FacebookTwitterGoogle+RedditEmail

Gaza’s New Martyrs

by SAMAH SABAWI

One look at Majda’s face and I felt consumed by her overwhelming pain. For a month Majda has lived on edge, knowing how ill her father was in Gaza and knowing he may die before she would be allowed to enter into Gaza’s closed gates.

Majda told me it was not her father’s death that pained her as much as knowing how worthless his life and his dignity had become, not only to a world that continues to turn a blind eye to Gaza’s misery, not only to the Israelis who have hardened their hearts to the Palestinian suffering, not only to Egypt that continues to act as jailer of Gaza’s population, but even to the Palestinian leaders. His illness was exploited by Fatah and his death was exploited by Hamas.

Majda’s father was in need of kidney dialysis. For a month he was in severe pain. His suffering was prolonged as shortages of drugs and spare parts for equipment in Gaza’s Shifa hospital reached critical levels as a direct result of the imposed siege. If this was not enough for Majda’s father, and for the countless other patients who lingered in the Shifa’s corridors reeking of illness and death, Fatah had called for a strike in the health sector. In other words, medical staff were told by Fatah that they would only receive their salaries if they stayed home.

The decision of Fatah union leaders, representing teachers and health workers, to strike until the end of this year was designed to weaken Hamas’s support base in the besieged strip. However, Fatah’s decision has been criticized by many international observers, as it caused grave harm to Gaza’s medical patients and school children, while failing its objective of weakening the Hamas faction.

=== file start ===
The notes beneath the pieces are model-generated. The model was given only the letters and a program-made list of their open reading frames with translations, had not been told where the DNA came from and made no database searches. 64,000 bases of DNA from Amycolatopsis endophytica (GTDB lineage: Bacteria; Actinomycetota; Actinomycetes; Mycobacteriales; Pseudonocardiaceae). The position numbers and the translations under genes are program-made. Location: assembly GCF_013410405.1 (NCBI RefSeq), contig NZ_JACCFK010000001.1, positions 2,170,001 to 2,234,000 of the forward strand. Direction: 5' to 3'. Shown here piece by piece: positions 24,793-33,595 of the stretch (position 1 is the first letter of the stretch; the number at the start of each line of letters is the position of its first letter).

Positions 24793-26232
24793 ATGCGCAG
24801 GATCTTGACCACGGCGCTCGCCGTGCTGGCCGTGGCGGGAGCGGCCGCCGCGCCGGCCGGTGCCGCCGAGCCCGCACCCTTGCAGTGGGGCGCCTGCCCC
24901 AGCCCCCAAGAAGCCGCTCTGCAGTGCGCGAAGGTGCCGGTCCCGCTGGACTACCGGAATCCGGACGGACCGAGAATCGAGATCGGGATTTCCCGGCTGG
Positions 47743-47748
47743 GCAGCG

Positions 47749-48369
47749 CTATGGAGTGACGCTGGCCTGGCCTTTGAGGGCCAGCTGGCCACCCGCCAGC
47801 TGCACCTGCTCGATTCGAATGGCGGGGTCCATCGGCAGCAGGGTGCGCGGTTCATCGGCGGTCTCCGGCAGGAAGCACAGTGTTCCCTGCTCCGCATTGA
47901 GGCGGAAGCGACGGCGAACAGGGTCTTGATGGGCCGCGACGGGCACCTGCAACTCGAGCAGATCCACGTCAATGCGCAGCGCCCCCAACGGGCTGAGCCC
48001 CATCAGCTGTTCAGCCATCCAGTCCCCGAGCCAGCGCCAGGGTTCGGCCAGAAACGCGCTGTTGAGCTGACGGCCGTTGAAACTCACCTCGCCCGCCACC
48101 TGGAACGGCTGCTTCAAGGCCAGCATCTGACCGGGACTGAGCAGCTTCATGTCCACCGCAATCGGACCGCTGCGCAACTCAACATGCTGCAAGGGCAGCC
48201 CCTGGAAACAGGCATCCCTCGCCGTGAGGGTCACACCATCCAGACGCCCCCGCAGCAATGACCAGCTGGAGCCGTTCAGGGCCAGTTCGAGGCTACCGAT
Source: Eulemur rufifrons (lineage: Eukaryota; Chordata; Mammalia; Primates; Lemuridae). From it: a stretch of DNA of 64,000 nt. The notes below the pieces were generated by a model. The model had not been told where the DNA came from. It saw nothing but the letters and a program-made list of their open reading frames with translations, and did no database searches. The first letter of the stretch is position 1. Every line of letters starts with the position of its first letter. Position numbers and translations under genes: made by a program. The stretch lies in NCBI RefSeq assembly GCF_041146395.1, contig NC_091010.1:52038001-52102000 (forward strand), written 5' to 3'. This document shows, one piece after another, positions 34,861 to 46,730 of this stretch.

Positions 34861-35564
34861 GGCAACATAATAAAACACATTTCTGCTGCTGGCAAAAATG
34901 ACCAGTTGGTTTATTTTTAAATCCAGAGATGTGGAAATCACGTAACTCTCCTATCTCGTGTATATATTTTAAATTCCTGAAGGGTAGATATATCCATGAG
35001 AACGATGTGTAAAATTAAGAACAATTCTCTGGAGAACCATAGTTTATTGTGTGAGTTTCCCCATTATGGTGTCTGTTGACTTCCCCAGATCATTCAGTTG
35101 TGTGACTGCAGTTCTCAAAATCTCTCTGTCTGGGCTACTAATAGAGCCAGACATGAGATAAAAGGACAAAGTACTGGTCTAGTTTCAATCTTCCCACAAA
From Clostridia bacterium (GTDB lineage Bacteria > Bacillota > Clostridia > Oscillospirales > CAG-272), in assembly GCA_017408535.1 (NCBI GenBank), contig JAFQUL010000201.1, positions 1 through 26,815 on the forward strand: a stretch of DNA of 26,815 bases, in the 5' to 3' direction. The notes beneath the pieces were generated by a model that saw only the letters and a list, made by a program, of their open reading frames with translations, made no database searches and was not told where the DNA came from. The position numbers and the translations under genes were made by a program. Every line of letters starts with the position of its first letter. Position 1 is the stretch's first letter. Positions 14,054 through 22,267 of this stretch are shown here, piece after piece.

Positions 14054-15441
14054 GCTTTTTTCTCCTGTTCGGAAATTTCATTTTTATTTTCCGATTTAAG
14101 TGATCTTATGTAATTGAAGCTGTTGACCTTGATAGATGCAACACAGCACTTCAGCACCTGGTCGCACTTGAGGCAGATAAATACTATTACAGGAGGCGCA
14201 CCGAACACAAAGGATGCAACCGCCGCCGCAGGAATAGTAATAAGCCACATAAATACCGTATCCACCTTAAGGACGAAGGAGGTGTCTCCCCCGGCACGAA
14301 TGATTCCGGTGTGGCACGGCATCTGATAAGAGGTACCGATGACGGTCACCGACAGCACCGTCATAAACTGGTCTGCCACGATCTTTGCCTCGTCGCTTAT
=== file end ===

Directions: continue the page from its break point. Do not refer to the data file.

Many doctors and teachers heeded Fatah’s call and stayed home. After all, the siege has lead to basic food shortages, and whatever supplies were available in the market were sold only to the highest bidder. No one in his right mind in Gaza wants the risk of losing a salary.

And so, for one long month, Majda’s poor father, who could barely walk from the pain, was shoveled back and forth at Shifa looking for a doctor, looking for a working dialysis machine, waiting for the electricity to come back on, waiting for a shipment of medication to arrive. Without working elevators, he was carried around from floor to floor by his desperate sons. Majda cried at how little dignity this whole process had given him.

Majda’s father’s death is another reminder of the ongoing brutality of the siege that has kept her and her family apart for years. It is a reminder for her that the lives of those she loves in Gaza is under constant threat. It is a reminder that even under the most dire humanitarian situations, she is prevented from entering Gaza to see her family and they are prevented from ever coming out. It is a reminder that we have all failed to intervene to stop the wholesale destruction and collective punishment of 1.5 million Palestinians trapped in the world’s most densely populated strip of land.

Majda wept and her words came out broken: “Where else in the world do you have more than one million people locked up with little food and medicine and with no visitation rights?”

As I offered Majda my embrace, I thought of my own family in Gaza and I wondered whether my children will ever see their grandparents again. I wondered what it is that their loving grandparents have done in their life to be treated with such cruelty, so as to be deprived from the joy of being united with their first born son and their grandchildren?

Many families who are faced with an ailing father or a dying mother in Gaza are taking risks these days, paying suspicious gangsters and black market merchants a hefty fee so they can use the dangerous underground tunnels to travel from Egypt into Gaza – just to reunite with their loved ones. Others, like my family, are following the news daily looking for rays of hope that this siege will be lifted.